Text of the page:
I once heard a sermon that spoke to me of why it had become so difficult for me to overcome my sinfulness. Satan is always tempting us, as the apostle Peter wrote, “Like a roaring lion your adversary the devil prowls around, looking for someone to devour.”
When we do fall into his trap, it is like he has succeeded in wrapping a thin piece of string around us. Of course, one piece of string is very easy to break out of. Most times we can do that—especially with our Lord’s help. But when that sin becomes habitual, then each time we engage in that sin, he ties one more piece of string around us until we are tightly wound in hundreds or even thousands of strands of string that are almost impossible to break free from. It is then that we are addicted and caught in Satan’s web.
Satan knows our weaknesses because he has carefully nurtured them, so that when we are virtually powerless he moves us into addiction. It is then that we really need help, not just from the Lord but also from others.
That is where I was. The insidiousness of the sin had worked its way into an addiction. I had no real control over my actions. It was as if I was on auto-pilot doing the same sin, knowing it was wrong but powerless to control myself.
I believe that I am not a rare case and that there are huge numbers of people just like me who struggle and don’t know why they can’t seem to get themselves under control. Just as it is with other addictions (drugs and alcohol), the addiction wasn’t instant, but rather, it slowly grew until it was a fully mature addiction.
I am grateful that through the grace of God I have finally been led to understand what I am. I have a sexual addiction.
My actions to the “world” are somewhat normal, but I now know how wrong the “world” is. My discovery came when I found a book through the Internet titled “Hope and Recovery,” a twelve step guide for healing compulsive sexual behavior (Hazalden). The pages spoke clearly and concisely about what I was doing and why I was doing it. It was as if a huge weight was lifted off my shoulders and a great light began to flood into my life.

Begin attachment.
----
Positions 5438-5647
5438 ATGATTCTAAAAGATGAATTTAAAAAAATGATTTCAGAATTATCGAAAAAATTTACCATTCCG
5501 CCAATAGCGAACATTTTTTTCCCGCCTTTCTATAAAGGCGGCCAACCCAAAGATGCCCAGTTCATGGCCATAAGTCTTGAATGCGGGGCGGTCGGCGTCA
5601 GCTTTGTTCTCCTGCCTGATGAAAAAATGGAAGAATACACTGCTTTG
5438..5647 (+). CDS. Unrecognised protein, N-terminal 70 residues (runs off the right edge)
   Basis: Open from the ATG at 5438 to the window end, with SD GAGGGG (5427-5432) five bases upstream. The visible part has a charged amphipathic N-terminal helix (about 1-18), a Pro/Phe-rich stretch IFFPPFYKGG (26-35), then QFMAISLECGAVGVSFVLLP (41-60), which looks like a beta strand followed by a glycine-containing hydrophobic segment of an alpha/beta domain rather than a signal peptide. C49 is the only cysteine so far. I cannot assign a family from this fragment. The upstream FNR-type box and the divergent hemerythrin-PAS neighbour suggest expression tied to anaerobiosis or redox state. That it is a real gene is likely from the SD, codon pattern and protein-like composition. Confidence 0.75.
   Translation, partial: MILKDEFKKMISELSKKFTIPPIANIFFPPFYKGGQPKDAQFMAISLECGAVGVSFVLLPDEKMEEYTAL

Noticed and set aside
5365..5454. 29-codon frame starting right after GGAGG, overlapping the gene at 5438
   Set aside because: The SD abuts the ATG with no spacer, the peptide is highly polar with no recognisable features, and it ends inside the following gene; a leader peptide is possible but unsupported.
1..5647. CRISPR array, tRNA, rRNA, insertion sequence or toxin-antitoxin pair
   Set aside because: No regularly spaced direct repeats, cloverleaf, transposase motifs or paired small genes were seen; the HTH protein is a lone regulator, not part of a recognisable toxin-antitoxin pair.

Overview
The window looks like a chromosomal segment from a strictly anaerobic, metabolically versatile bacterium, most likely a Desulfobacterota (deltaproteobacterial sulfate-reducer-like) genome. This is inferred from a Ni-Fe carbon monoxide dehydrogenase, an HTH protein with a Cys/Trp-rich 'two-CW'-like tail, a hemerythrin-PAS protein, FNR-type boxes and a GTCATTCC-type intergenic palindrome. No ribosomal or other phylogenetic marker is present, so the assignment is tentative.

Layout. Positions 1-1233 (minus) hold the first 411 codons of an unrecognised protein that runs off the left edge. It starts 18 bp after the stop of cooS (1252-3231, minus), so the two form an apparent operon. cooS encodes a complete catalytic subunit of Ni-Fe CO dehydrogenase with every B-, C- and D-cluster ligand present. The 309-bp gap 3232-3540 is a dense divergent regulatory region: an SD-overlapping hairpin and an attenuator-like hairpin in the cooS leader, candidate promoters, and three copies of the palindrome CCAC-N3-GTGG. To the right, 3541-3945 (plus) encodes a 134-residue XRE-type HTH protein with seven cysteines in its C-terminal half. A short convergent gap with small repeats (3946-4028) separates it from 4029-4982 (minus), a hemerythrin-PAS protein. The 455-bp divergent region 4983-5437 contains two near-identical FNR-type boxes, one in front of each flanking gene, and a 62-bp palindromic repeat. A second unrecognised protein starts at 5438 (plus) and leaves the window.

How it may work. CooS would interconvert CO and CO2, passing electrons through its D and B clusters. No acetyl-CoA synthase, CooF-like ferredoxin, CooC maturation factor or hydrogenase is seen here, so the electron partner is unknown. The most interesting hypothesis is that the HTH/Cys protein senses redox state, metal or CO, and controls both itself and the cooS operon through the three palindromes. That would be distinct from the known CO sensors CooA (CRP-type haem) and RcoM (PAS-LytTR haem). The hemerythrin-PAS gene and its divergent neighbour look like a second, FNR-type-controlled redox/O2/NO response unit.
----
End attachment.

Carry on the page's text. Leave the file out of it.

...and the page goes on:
Through the book, the psychology of my addictive tendencies was all explained to me and the techniques to help me were now at my disposal. I have been following the 12 steps to recovery and I have now remained “sober” for sometime. As a Christian the method fits in very well with my knowledge of the Lord. I can now say that I am a recovering sexual addict, and only God has the power to help me. It is truly a joyful feeling. (The book is written to fit modern Western secular society so a caveat I have is that the book does contain a chapter on sexual orientation which is more a politically correct statement rather than an objective guide to overcoming personal problems.)
If you think that you have a sexual addiction, perhaps you will recognize some of my actions in your life. There are recovery groups in most areas of the US and they are a lifeline to the sex addict. Your pastor or healthcare provider will likely know where one is; they are not advertised because of the nature of the addiction.
As a parent I am now very vigilant to watch what my children are exposed to. From the above you can see that I have a good grasp of the dangers caused through the abuse of one of the greatest gifts God bestowed on the human race. I plan to do all I can to help my children so that they don’t have to suffer from sexual addiction. I now have good blocking system, Hedgebuilders, of course, and it has been a real blessing to me. It is the best system available. I had tried other blocking software companies, and I would always manage to find a way around them.
I will fully educate my children on the real meaning of the marital act at the appropriate age. I am only now beginning to understand sex in the light of God’s plan.
Sex is beautiful, but if it is abused it has the power not only to destroy your life but also your soul. I know it was destroying mine.
Thank you for reading this and please pray for me and all other addicted persons.
Editor’s note: According to the Christian Alliance for Sexual Recovery, as much as 10% percent of the total “Christian” population is sexually addicted.